Everyday we get reminders about life in our borderless world…

  • GE made $14.2 billion in profits in 2010 yet they owed no U.S. corporate taxes because most of their activity was abroad.
  • The Hispanic population in the U.S. just hit 51 million, more than the population of Spain.
  • And last year, 67% of commercial flights were operated by Middle Eastern and Asian airlines as compared to 29% by North American and European air carriers.

Success in today’s world is directly connected to your ability to work effectively in a variety of different cultures. But a lot of the conventional wisdom about cross-cultural effectiveness is based upon myth and anecdote.

The research on cultural intelligence or CQ is rooted in the work of academics scattered across the globe. And it points to many promising discoveries for working across borders, whether they be national, ethnic, or even organizational or generational borders.

When introducing people to the findings from CQ research, here are three places to get started in talking about cross-border effectiveness:

1. Don’t Trust your Gut
Great executives often talk about leading from the gut. Some of the research on social and emotional intelligence has supported the advantage of having good instincts for leaders when they need to gauge the climate of their organization or read the intentions of a potential client. But this instinctive ability is born out of extensive experience-something that won’t necessarily apply when interacting with a business or individual from a different cultural background than one’s own. As much as we might like to think that our gut instincts will help us get by anywhere, research suggests otherwise. Working across borders does not accord with our intuition. People with cultural intelligence deliberately test their intuitions.

2. It’s a Bottom Line Issue
Sometimes capabilities like emotional and cultural intelligence get written off as soft skills with limited tangible benefit for the bottom line. But the research finds a number of consistent pay-offs for leaders and organizations that prioritize the development of cultural intelligence. The most consistent results you can expect from having higher CQ are: Superior cross-cultural adjustment, improved job performance, enhanced personal well-being, and greater cost-savings and profitability. Cultural intelligence and diversity initiatives shouldn’t just be delegated to the HR office. The organizations that are most successful working across a variety of cultural contexts take a more integrated approach because of the direct connection between CQ and the bottom line.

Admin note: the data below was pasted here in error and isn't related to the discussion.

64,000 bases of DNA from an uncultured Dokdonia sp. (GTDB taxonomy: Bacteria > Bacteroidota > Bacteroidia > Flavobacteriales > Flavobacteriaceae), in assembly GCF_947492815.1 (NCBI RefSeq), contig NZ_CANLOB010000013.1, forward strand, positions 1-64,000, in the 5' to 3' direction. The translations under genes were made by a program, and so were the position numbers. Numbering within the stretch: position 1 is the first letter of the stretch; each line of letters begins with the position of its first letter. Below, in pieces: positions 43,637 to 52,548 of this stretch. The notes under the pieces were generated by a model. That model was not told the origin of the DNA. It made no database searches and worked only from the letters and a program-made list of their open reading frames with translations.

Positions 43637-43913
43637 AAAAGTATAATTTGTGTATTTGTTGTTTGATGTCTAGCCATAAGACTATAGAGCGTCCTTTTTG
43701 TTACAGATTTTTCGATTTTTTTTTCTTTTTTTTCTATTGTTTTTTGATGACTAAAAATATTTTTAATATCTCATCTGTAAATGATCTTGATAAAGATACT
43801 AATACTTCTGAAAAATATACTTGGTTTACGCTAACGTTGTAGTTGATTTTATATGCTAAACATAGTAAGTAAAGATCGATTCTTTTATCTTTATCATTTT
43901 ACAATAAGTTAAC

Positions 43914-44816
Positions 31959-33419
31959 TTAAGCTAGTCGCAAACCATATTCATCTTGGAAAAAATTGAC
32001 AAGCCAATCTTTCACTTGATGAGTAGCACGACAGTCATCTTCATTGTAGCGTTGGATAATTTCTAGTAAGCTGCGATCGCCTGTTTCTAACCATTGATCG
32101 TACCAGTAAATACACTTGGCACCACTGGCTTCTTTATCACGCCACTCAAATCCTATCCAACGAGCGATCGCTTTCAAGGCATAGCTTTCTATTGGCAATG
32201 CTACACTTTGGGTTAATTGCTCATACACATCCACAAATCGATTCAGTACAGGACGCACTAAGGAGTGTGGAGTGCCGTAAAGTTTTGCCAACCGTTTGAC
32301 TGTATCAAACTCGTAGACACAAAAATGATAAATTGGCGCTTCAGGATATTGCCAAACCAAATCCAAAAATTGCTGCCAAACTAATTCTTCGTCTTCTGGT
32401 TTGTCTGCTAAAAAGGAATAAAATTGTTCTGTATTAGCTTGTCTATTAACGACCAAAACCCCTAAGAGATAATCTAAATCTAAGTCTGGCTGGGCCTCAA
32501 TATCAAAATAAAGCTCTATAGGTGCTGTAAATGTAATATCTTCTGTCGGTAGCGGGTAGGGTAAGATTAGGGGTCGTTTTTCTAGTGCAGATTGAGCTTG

3. Anyone Can Be Culturally Intelligent
Your CQ has very little to do with where you grew up, how much you’ve traveled, and how smart you are. It’s a capability anyone can develop and while your CQ is most evident through your behavior, increasing your CQ is more related to developing internal skills—e.g. internal motivation, consciousness, and decision-making abilities. Of course hands-on experiences cross-culturally are a key way of developing your CQ but it’s not a foregone conclusion that just because someone has lived or worked overseas that he or she has high CQ. Sometimes an individual’s international experience keeps them very isolated in an expat community or without CQ, the experience may actually reinforce inaccurate stereotypes.

To improve the way you work in our rapidly globalizing world, take a CQ assessment and use the feedback to create a personal development plan that builds upon your CQ strengths and allows you to focus upon the areas where you need the most work.

You can learn more about the promising discoveries emerging from the academic research on CQ by visiting the Cultural Intelligence Center or by picking up the newly released book, THE CULTURAL INTELLIGENCE DIFFERENCE. This book is packed with dozens of strategies for improving your CQ. In addition, purchase of the print edition of the book comes with access to the only academically tested CQ assessment in the world.

–Originally written for CNBC

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